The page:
Mass Effect 2: Thoughts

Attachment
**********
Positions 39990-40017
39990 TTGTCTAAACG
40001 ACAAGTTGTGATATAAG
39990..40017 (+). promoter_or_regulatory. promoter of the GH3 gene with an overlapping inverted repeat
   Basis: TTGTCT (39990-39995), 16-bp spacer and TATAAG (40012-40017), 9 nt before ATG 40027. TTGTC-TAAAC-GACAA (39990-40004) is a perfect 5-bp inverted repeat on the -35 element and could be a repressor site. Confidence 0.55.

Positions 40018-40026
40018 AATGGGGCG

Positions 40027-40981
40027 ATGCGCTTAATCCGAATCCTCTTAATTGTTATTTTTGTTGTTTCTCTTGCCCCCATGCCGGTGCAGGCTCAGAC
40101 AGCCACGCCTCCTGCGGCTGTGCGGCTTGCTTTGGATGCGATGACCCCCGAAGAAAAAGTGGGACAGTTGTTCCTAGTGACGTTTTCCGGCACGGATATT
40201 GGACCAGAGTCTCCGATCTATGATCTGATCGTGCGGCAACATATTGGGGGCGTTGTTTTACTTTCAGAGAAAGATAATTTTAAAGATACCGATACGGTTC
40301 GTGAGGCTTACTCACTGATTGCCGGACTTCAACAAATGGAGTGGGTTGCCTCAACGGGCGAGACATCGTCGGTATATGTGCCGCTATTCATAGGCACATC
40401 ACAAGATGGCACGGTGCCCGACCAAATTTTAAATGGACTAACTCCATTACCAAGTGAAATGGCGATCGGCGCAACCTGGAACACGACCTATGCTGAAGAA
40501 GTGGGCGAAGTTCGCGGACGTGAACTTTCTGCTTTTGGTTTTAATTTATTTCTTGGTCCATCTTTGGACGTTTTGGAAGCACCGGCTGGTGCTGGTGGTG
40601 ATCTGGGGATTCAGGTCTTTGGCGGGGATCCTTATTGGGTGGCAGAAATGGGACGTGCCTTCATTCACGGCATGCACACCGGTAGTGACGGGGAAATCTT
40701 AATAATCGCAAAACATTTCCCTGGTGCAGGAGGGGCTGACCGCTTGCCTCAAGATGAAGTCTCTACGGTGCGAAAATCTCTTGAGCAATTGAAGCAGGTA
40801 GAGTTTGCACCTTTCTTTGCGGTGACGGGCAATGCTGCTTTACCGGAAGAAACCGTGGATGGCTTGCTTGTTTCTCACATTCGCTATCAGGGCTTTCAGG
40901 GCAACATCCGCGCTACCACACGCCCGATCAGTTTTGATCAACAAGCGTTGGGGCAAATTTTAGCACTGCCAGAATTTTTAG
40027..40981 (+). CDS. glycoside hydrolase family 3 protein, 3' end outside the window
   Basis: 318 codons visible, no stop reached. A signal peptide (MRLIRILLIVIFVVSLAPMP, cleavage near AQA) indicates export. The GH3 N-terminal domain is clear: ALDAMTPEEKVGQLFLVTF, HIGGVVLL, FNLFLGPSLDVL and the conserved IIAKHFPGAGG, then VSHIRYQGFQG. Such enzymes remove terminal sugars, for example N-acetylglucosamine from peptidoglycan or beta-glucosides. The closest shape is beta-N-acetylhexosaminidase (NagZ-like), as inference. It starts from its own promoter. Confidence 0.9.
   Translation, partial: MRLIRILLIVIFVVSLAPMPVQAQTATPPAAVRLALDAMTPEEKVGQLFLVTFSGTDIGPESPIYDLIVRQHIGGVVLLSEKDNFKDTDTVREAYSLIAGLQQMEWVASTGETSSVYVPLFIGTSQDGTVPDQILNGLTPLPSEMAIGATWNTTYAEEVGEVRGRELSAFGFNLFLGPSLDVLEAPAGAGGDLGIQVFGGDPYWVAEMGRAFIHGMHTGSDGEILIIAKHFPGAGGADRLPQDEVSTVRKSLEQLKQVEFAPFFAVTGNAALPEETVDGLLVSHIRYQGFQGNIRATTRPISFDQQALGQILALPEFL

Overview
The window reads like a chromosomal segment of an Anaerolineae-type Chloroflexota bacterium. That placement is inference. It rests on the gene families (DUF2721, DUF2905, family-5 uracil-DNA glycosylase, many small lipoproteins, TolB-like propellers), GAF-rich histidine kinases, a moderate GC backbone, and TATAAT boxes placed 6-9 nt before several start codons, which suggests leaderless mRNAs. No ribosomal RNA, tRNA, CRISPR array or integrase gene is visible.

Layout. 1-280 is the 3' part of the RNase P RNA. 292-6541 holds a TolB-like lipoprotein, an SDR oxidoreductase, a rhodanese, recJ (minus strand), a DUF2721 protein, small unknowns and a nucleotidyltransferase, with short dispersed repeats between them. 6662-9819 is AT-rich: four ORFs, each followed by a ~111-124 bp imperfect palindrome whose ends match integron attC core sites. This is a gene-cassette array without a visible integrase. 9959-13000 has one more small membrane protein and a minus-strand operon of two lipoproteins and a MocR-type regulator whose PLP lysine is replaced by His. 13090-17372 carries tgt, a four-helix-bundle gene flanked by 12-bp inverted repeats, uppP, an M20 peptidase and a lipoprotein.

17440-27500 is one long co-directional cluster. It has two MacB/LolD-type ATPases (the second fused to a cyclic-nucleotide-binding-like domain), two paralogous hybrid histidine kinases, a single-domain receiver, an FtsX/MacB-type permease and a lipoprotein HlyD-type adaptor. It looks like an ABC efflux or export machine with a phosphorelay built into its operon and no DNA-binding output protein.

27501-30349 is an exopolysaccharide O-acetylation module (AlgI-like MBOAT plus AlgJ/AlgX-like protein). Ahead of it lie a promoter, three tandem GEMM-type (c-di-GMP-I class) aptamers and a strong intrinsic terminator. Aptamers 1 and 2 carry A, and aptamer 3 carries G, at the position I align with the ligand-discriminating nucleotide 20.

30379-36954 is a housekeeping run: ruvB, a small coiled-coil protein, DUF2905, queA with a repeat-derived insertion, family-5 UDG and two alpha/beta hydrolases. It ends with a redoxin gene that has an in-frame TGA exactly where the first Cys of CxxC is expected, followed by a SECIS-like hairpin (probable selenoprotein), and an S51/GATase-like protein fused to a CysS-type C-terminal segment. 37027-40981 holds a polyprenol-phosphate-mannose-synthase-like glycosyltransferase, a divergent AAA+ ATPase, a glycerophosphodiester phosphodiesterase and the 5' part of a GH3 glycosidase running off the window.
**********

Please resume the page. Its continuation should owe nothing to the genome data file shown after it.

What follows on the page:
I'm going to start off by saying that Mass Effect 2 is one of those games which is like looking at a trompe d'oeil painted on an extremely thin canvas. Also, it has a big fold down the middle and occasionally sets fire to the other paintings if you don't move on to the next picture quick enough. It's a lovely painting, don't get me wrong; it's just that all these issues make repeated viewings of it incredibly annoying. Still at least it's an improvement on the first one, which tried to show you the same five paintings for sixteen fucking hours. I should probably move on from the painting metaphor. The number one problem with this game is the amount of times that it inadvertently reminds you that it IS a game, when it would have been so much easier to have realised it as a film, or a book, or possibly even an engraving on a brick which you then sling through Drew Karpyshyn's big self-promoting window. I mean who puts copies of their books in one of their own works? I'm fairly sure that at no point in A Christmas Carol can Marley be seen kicking back and reading Oliver Twist, but there they are on sale in the citadel; two of Drew's spin-offs novels about the Mass Effect series. There are a lot of problems with ME2, but also a lot of good things. To talk you through some of them, let's look at an example side mission - Thane's loyalty quest, in which a member of your team tracks down his son. His son has started to go off the rails by becoming an assassin, which kind of makes bottles of white lightning in the park at 3am seem quite tame in comparison. But then again as Drew Karpyshyn keeps reminding us, this is THE FUTURE, so maybe he became an assassin after drinking too much LAZER cider. On the moon. Or something (See, this is why I don't write SciFi). Anyway, the police officer who helps you all the way through the quest seems to be bending a lot of rules in your favour, and one of the conversation options asks why he IS helping you out, and he answers "Do you think your friend is the only guy who messed up raising his son?" And then looks away sadly. Or would do, if the facial animation system looked anything less than terrifying, especially the smiles. People in ME2 grin like rapists invited to a sleepover, and I can only assume that in the future, botox is mandatory. Regardless, it was a nice surprise to see a background NPC acting like anything but the one-function sock-puppets ME1 was peopled with. Questioning motivations is a common theme in ME2, where the main character (Shephard) gets roped into doing things by dodgy people and then blithely accepts a tiny soundbite that essentially boils down to "Because I'm evil, but FUCK, look at THOSE guys." Which is all well and good, except for the fact that Shephard only seems to call people on it when it's convenient for the plotting. In fact you can pretty much tell a double-cross is coming by the fact that Shephard follows someone's orders WITHOUT questioning them beforehand. The other problem is that it really makes fuck all difference to the narrative. In the main quests Shepherd's reasons for working for Cerberus (the organisation that spent most of the side quests in ME1 trying to kill him) are rattled off without your consent in various cutscenes. Thankfully you can skip them with the X button, which - thanks to ME2 - might as well be renamed the clitoris for the amount of teenagers who'll be frustratedly bashing away at it. And the only time you can refuse to work for someone on moral grounds is during side quests, in which case you don't get to do that mission, you don't get the experience and you don't get the boxes of minerals lying around suspiciously. Oh Christ, the minerals. I'm sorry but this is yet another quality Bioware product ground right down by annoying grinding bollocks. I think I've worked it out. It's elves. It has to be. Bioware work incredibly hard during the day to craft an intuitive and natural interface and then seamlessly weave a narrative around it, going home at the end of the day proud of their good work. Then somewhere around midnight, a bunch of elves show up and decide to spot-weld an incredibly annoying upgrade system to it that revolves around scanning planets for minerals. I'm sorry, I know EVE online is very big at the moment but if I wanted to play manic miner I'd dig out my sodding spectrum. The thing is, you HAVE to use the scanner if you want to upgrade your character, otherwise you really start to suffer as the difficulty curve rises. But if you thought driving round a lazily generated fractal landscape was bad in ME1, just wait until you get to the end game and need to scrape through entire systems just to get enough minerals to survive the final encounter. Which is probably the biggest problem with ME2. I'm fairly sure that everyone playing it knows that halfway through the game you get sucked into a suicide mission to save the galaxy, and that pretty much anyone who isn't flagged as loyal by that point will die at the end. My first issue with this is that it crops up after a certain mission, so everyone knows right off the bat to avoid doing the IFF mission. Which is somewhat breaking the realism a little if you can bugger around in space for months mining and beating up pirates, and then all of a sudden you've got the space of about five minutes to stop the entire universe from ending. I kind of liked the way Oblivion did it, with more and more random demons popping up about the place until it gets annoying enough to sort out, but since in ME2 the enemies are all stuck behind one relay and pretty much stay behind it until you invade their space, it kind of makes me feel like I'm the one starting the war. Which again, leads us to an immersion-breaking background problem. Halfway through the game, two of my team decided to have a massive barney in front of me and put me on the spot, asking me which one of them was right. Now normally when I'm faced with this sort of question from a woman, I take the only logical option: set fire to myself and leap through the nearest window. However since this wasn't a speech option, I had to choose; and after several save / reload attempts, it became apparent that one of them will always become pissed off and disloyal to you. Which is fine in a normal game, but not in one that makes it clear in almost all of it's advertising that you have to get the ENTIRE party out alive, and disloyal party members are very likely to be killed unpleasantly. Fantastic. Even worse, the only way you can talk them round is by having a 100% good or evil score, which means that EVERY conversation after that point, you're not doing what you want. You can't disagree with the black and white morality system if you want everyone out alive, so you end up hunting through every dialogue trying to work out which speech options will give you +good or +bad points. And because of this, it highlights the weirdly skewed sense of morality the game has. Example: The Krogan are a race who are dying out because of a genetic plague that causes only 1/1000 to survive childbirth, but Shephard is evil if he keeps research on a cure because it was acquired using live testing. It hypes up the debate on killing being wrong in the name of testing on live subjects; yet it ignores the attatched debate on whether abortion is murder by simply not mentioning it, and assuming that stillbirth is OK. Even the Krogan don't seem terribly upset about it anymore. Now I want to state absolutely that i'm not condoning either viewpoint, but for fuck's sake, you don't package an issue like that in a five minute conversation that boils down to a yes / no answer that brands you as good or evil. One the one hand the game clearly WANTS to be morally complex, but on the other hand it just isn't thought through well enough to really pull it off. And there are other inconsistencies. Your pilot, Joker's legs are one - In the first game it was explained that the bones in his legs are basically hollow and he needs to walk with crutches. To start with, this makes the sequence where you're running through the ship as Joker all the more tense because you don't want the poor bastard to break like glass. Except he's able to limp along without crutches now. But I mean, in the first game they explained he was OK as long as he was caref- oh, he's crawling through ducts. Well, maybe his knees aren't brittle? Oh shit he fell over, Jeff, noo- wait, he's fine, what the crap? Now he's firing an assault rifle on full auto. Wait, I'M firing an assault rifle, when I haven't been carrying or able to fire one all game. It's just that it tries so hard to be an immersive world and narrative but it just keeps falling down because of technical issues that just bring you back to the fact that it's a game, so all your actions HAVE to be moral absolutes if you want to succeed. And you can't force people to make moral choices in a black or white axis, unless you work for Fox News. No seriously, I checked it out, they've got a patent and everything.